May 25th 2006
Poor teens more likely to be overweight
The number of overweight adolescents has doubled in the United States in the last three decades, and according to a new study there is a link between poverty and being overweight which is more discernable in the 15- to 17-year-old age group.
Study author Richard A. Miech from Johns Hopkins University in Baltimore, examined trends in adolescent overweight from 1971 to 2004 by family poverty status, as well as trends in eating and physical activity behaviors.
He says it was found that 23 percent of 15- to 17-year-olds from poor families were overweight, compared with 14 percent of non-poor in that age group, regardless of race or gender.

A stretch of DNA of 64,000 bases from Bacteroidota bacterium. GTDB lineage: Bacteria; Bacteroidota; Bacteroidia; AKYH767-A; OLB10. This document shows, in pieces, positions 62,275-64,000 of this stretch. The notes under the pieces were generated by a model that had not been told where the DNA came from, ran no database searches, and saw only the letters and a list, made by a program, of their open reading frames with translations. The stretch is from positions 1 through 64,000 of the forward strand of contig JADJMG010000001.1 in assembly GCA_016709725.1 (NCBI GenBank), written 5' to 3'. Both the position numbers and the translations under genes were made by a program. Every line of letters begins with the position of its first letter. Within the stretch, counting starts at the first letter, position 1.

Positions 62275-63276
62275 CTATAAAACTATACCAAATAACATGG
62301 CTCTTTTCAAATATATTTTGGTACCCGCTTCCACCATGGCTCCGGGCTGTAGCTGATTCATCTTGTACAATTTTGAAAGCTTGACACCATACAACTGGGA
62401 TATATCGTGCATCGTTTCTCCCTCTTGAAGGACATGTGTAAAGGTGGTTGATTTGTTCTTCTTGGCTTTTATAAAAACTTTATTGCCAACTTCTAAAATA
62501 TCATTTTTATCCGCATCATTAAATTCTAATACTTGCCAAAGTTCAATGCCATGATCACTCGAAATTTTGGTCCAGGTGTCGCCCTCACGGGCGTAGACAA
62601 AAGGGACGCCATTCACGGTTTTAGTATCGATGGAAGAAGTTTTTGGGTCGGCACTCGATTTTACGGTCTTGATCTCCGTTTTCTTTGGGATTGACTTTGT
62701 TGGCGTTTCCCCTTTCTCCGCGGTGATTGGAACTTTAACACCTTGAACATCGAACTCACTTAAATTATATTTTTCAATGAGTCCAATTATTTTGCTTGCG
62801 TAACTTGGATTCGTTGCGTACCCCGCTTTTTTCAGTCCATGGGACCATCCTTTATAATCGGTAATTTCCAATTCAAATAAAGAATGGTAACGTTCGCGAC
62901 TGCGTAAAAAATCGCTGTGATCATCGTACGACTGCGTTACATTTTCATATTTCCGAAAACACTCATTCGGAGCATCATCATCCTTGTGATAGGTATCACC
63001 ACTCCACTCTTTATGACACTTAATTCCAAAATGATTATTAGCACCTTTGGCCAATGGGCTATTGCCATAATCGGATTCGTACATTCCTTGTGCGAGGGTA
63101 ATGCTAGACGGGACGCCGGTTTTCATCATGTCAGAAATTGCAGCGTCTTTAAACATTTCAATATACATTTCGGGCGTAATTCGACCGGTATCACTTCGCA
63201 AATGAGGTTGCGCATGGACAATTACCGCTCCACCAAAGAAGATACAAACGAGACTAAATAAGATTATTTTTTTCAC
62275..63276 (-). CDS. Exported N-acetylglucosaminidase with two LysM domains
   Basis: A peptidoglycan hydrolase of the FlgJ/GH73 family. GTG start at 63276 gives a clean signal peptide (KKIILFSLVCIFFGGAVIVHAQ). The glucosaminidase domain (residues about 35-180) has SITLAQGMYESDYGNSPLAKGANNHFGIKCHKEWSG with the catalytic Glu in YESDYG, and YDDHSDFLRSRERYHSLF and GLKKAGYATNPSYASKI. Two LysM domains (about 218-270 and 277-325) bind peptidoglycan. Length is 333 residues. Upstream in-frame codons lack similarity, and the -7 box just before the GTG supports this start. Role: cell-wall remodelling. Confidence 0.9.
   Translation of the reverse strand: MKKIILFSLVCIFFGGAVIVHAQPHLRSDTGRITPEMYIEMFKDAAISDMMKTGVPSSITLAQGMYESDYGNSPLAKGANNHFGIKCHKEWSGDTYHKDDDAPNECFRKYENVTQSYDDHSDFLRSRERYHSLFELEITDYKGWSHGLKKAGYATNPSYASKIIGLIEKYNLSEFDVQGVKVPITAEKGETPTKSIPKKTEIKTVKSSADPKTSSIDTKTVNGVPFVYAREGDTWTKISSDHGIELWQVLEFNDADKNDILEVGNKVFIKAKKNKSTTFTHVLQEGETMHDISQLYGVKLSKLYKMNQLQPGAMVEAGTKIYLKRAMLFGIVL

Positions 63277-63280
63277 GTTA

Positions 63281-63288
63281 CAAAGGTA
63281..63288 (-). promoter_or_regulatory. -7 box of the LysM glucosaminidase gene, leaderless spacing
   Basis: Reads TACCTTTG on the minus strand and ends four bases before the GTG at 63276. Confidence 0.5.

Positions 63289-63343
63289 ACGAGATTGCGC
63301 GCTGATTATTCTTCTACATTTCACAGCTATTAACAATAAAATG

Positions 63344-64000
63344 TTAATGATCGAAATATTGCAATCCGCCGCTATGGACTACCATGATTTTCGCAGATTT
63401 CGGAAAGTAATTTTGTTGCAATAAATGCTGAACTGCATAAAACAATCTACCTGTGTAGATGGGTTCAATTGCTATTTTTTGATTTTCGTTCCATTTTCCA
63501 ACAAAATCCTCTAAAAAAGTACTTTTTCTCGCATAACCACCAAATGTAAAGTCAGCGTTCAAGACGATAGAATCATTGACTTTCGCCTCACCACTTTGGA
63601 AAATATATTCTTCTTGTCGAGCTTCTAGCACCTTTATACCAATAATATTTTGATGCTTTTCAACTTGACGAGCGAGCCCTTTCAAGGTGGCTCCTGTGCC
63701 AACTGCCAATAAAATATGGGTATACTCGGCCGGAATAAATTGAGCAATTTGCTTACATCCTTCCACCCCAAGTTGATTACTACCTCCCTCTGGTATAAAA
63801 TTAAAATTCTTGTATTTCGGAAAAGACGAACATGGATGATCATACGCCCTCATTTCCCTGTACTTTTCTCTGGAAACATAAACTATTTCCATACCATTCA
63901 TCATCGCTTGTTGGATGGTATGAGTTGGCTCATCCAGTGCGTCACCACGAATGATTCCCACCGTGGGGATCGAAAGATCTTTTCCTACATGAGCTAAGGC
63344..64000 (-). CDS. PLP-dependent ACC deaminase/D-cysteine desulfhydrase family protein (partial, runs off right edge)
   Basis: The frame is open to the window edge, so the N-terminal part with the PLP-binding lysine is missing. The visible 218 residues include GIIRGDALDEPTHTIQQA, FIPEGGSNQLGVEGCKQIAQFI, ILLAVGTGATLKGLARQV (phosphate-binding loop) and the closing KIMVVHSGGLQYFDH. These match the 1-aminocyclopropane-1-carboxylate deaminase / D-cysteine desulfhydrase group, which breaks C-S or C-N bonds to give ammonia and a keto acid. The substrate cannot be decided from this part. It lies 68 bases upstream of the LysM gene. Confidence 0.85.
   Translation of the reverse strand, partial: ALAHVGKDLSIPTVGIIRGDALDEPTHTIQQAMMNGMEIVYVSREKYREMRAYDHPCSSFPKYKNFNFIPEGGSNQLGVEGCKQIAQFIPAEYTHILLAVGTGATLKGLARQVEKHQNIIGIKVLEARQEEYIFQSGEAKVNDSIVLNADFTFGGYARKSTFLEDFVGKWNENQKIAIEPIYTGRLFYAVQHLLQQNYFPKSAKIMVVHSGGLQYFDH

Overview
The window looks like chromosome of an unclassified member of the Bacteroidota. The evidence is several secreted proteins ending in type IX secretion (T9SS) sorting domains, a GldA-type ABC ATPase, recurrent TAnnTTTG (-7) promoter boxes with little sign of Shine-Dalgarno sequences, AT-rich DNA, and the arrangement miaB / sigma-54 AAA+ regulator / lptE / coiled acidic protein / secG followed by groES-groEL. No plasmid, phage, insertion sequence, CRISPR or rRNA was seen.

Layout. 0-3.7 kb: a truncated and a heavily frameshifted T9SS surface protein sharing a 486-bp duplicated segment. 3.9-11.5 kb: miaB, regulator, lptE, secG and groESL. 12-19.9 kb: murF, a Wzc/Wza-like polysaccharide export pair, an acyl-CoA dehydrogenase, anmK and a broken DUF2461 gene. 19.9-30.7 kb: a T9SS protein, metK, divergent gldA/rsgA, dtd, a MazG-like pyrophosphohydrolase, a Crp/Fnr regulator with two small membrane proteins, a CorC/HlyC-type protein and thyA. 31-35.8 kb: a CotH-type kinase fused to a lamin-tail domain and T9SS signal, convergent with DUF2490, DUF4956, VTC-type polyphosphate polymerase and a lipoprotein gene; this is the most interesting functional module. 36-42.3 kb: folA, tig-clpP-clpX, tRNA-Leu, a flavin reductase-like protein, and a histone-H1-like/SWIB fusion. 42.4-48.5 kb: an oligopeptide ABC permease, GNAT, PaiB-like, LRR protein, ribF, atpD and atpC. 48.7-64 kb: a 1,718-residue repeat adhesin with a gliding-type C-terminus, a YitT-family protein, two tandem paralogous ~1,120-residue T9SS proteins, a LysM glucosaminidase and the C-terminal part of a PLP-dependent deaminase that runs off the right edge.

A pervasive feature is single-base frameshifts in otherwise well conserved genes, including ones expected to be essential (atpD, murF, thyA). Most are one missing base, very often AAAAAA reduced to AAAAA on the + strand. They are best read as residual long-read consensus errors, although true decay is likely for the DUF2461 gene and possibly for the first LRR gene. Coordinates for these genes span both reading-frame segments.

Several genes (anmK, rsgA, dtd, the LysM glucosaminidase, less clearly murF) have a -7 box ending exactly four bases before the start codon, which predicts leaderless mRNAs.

The figures, based on four National Health and Nutrition Examination Surveys carried out from 1971 to 2004, found the proportion of poor and non-poor children who were overweight was about the same among 12- to 14-year-olds.
Miech says that overweight children have higher risks of diabetes, high blood pressure and potentially fatal illnesses when they reach adulthood, and the fact that older children are more autonomous and free to choose what they eat and do, may explain the disparity.
The research shows that the trends of increasing overweight showed a greater impact in families living below the poverty line among older (15-17 years) adolescents.
Poorer children were significantly more likely to get more calories from soft drinks than non-poor children, were more likely to skip breakfast and less likely to engage in less physical activity.
The study is published in the Journal of the American Medical Association.
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